Perinatal Acoustic Communication in Birds: Why Do Birds Vocalize in the Egg?
Marion Rumpf*, Barbara Tzschentke
Identifiers and Pagination:Year: 2010
First Page: 141
Last Page: 149
Publisher Id: TOOENIJ-3-141
Article History:Received Date: 03/03/2010
Revision Received Date: 09/06/2010
Acceptance Date: 20/06/2010
Electronic publication date: 13/10/2010
Collection year: 2010
open-access license: This is an open access article distributed under the terms of the Creative Commons Attribution 4.0 International Public License (CC-BY 4.0), a copy of which is available at: (https://creativecommons.org/licenses/by/4.0/legalcode). This license permits unrestricted use, distribution, and reproduction in any medium, provided the original author and source are credited.
In this review the development of acoustic communication between embryos or between embryos and chicks as well as between embryos/chicks and the breeding parents will be addressed. Special emphasis is given to the impact of embryonic acoustic signals for hatching synchronization.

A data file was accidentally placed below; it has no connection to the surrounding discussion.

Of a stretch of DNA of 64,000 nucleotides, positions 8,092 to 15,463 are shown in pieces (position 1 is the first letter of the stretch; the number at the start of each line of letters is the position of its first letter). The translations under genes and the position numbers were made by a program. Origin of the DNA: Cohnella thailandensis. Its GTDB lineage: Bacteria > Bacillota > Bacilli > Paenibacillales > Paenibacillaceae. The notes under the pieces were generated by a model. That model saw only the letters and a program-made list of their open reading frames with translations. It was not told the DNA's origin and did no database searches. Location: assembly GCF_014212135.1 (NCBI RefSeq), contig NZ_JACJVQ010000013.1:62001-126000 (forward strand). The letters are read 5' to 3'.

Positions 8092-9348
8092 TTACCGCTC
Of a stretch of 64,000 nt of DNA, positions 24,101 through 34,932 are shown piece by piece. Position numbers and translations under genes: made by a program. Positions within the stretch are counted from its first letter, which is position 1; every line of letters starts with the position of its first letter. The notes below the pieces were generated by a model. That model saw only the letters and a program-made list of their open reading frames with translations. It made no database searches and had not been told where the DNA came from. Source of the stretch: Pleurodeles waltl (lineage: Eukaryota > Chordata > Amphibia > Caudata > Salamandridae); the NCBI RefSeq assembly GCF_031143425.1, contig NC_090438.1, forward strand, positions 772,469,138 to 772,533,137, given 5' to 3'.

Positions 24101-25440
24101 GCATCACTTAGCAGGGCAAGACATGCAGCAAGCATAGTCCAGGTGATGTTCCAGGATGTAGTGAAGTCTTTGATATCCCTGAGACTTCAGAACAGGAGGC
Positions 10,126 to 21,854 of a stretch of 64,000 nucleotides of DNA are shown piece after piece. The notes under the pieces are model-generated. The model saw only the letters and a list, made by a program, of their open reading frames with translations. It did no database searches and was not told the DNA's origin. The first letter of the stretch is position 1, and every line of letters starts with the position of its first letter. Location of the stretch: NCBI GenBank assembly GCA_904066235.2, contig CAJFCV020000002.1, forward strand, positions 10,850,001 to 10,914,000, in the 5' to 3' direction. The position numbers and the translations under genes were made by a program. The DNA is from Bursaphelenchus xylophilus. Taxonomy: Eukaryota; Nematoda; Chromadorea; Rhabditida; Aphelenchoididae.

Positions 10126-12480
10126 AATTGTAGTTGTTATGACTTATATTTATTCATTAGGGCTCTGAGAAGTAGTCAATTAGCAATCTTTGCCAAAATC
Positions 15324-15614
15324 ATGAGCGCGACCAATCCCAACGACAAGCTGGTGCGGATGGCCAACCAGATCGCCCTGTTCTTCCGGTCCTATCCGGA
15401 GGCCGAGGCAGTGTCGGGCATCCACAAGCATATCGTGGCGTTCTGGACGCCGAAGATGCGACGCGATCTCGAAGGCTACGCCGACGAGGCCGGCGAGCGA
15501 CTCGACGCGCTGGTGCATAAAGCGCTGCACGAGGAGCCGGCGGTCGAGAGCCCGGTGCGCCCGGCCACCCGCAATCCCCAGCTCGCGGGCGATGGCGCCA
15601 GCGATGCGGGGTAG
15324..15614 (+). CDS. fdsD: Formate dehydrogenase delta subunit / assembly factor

In the Muscovy duck (Cairina moschata L. f. domestica) clicking sound communication is absolutely essential for a synchronized hatching. The mechanism underlying this special case of communication is a synchronization of clicking rates. In a clutch, embryos adapt their clicking rates to each other. Clicking rates of less developed embryos rose faster (acceleration) than clicking rates of more developed embryos (retardation). No evidence was found that vocalization of embryos, chicks and parents improve hatching synchronization.
Although, many authors assume that prenatal acoustic interaction by vocalization (an exchange of acoustic signals) exists, in the Muscovy duck it was shown that an acoustic interaction started when the first embryo had hatched. Specific call types serve as communication-releasing signals. Acoustic mother-duckling interaction developed later and gradually during the process of nest-leaving also based on specific call types.
Measurements on sound transmission indicate that all embryos within a clutch are in mutual acoustic contact.